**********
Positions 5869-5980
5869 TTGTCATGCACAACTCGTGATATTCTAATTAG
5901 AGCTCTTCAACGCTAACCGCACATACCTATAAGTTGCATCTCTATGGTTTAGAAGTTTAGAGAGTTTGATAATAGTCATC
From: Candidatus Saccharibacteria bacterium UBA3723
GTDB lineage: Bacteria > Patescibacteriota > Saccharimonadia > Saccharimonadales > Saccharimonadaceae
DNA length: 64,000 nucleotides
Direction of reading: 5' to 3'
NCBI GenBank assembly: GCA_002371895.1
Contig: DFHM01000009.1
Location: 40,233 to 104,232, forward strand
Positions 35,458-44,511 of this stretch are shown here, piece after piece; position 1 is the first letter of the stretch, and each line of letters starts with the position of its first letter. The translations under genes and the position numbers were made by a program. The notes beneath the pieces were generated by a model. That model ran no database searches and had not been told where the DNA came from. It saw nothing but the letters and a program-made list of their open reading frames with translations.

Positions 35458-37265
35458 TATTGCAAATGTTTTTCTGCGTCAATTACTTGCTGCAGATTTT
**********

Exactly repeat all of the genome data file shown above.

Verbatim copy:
Positions 5869-5980
5869 TTGTCATGCACAACTCGTGATATTCTAATTAG
5901 AGCTCTTCAACGCTAACCGCACATACCTATAAGTTGCATCTCTATGGTTTAGAAGTTTAGAGAGTTTGATAATAGTCATC
From: Candidatus Saccharibacteria bacterium UBA3723
GTDB lineage: Bacteria > Patescibacteriota > Saccharimonadia > Saccharimonadales > Saccharimonadaceae
DNA length: 64,000 nucleotides
Direction of reading: 5' to 3'
NCBI GenBank assembly: GCA_002371895.1
Contig: DFHM01000009.1
Location: 40,233 to 104,232, forward strand
Positions 35,458-44,511 of this stretch are shown here, piece after piece; position 1 is the first letter of the stretch, and each line of letters starts with the position of its first letter. The translations under genes and the position numbers were made by a program. The notes beneath the pieces were generated by a model. That model ran no database searches and had not been told where the DNA came from. It saw nothing but the letters and a program-made list of their open reading frames with translations.

Positions 35458-37265
35458 TATTGCAAATGTTTTTCTGCGTCAATTACTTGCTGCAGATTTT